Smokers More Likely To Smoke When Watching Others Smoke

Watching people smoke may make smokers more likely to light up as well

A new study published in the Journal of Neuroscience reported that people who watch actors smoke are more likely to light up and puff a few cigarette sticks.

Todd Heatherington of Dartmouth spearheaded a research which tested a group of 17 right-handed individuals who smoke and another batch of 17 right-handed non-smokers while they watched Matchstick Men, a film containing many scenes involving smoking.

The participants were not informed that the study focused on smoking behavior.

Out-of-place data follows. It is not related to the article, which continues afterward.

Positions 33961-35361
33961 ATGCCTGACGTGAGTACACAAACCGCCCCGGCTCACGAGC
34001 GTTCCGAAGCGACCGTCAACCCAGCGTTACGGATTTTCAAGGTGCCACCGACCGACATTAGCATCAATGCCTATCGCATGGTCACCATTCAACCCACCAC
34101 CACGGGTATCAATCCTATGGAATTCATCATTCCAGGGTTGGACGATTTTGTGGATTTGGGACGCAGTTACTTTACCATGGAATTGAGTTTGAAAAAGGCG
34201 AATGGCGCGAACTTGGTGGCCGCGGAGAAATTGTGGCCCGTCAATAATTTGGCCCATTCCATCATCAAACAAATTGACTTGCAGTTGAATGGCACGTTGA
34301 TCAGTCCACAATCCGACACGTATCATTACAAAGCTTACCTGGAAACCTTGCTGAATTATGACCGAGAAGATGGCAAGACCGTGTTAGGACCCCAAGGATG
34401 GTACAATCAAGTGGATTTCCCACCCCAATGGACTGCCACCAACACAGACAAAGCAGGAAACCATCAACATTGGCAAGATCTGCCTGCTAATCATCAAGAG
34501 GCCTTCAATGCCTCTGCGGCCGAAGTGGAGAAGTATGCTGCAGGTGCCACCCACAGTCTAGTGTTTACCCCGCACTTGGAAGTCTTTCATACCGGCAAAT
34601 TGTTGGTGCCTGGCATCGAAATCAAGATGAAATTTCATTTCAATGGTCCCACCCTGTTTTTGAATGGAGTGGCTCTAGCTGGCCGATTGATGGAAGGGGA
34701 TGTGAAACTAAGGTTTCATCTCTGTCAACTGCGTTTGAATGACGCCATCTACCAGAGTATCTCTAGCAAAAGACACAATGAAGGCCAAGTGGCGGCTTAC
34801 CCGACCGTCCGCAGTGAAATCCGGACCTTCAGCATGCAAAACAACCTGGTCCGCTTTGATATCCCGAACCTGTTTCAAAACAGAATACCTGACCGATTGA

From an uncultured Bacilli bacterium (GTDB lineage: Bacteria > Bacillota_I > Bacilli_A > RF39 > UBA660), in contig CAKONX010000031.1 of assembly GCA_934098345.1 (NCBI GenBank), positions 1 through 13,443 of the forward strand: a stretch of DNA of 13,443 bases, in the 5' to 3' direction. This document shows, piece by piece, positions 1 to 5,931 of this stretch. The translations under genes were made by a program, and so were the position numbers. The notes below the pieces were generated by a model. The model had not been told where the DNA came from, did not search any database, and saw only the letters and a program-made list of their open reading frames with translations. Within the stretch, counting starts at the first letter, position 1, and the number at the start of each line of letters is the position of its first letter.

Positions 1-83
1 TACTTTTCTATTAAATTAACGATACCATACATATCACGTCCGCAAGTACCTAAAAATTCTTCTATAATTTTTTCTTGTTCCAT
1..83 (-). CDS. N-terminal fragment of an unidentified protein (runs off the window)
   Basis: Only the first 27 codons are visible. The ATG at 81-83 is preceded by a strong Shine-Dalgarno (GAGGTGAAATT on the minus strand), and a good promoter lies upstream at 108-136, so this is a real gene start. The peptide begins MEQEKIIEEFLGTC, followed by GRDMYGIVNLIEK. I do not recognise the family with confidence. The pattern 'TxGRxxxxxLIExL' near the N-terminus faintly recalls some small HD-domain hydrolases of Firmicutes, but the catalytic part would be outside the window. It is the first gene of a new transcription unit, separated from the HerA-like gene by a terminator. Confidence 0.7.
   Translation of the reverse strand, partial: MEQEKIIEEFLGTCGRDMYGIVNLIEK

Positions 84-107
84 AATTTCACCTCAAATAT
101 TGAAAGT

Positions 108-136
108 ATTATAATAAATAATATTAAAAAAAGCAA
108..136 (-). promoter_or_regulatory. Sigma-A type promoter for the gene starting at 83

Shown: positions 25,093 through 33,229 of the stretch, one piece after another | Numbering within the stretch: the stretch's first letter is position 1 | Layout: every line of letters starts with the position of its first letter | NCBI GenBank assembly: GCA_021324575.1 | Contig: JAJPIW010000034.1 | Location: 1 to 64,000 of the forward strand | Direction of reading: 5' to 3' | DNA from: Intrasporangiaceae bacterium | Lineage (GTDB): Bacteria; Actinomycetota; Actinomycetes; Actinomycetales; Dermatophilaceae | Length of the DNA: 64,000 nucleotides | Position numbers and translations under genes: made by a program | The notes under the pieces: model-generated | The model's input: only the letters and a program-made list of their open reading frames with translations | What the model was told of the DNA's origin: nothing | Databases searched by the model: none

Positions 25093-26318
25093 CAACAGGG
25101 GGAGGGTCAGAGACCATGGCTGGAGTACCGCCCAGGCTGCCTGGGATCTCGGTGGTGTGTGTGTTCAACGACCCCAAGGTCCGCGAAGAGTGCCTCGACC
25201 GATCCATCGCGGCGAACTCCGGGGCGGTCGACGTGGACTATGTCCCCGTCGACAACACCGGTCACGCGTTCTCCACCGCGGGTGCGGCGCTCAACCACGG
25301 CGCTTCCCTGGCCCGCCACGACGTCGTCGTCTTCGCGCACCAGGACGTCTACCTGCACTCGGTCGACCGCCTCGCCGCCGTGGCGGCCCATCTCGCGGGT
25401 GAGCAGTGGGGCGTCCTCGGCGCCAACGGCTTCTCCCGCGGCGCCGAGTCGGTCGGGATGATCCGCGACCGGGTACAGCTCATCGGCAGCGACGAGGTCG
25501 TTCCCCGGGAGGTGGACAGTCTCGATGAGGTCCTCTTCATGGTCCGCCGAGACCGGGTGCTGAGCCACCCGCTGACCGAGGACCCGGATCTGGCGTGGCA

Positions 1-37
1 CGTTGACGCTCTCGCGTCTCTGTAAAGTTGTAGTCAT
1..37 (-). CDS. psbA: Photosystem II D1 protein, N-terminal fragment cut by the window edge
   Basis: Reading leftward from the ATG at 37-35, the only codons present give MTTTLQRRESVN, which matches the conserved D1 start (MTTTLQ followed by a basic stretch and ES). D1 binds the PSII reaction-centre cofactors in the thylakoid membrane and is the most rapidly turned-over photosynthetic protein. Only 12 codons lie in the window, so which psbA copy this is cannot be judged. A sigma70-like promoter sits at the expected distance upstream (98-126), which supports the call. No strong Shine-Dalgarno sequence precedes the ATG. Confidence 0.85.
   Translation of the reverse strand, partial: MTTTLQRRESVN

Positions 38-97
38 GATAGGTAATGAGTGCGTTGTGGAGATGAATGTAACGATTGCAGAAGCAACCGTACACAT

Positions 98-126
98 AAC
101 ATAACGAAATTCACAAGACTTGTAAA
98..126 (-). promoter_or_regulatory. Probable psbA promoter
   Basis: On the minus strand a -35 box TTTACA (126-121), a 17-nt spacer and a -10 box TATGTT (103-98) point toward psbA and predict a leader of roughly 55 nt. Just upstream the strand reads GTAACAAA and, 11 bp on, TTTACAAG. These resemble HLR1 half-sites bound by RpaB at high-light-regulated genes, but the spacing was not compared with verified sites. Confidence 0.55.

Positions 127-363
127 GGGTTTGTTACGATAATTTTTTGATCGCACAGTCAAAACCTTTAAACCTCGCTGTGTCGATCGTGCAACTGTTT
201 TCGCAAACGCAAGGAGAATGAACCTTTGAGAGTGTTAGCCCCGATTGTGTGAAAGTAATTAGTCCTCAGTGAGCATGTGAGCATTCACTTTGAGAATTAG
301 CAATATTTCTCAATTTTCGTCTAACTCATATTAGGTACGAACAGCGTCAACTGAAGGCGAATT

The researchers were able to identify smoking urges on the participants who smoke when they watch the actors smoke on screen. This was indicated when the brain regions which involve planning and coordinating hand actions lit up for the viewers who smoke after seeing the actors puff the nicotine-rich stick. Only the region for the hand which smokers usually use to have a smoke indicated an activity on the test.

The finding suggests the unconscious and involuntary activation of mirror neurons in smokers. Mirror neuron circuits are said to be activated not only when a person performs an action but also when they see others do so, prompting them to follow or “mirror” the actions they witnessed.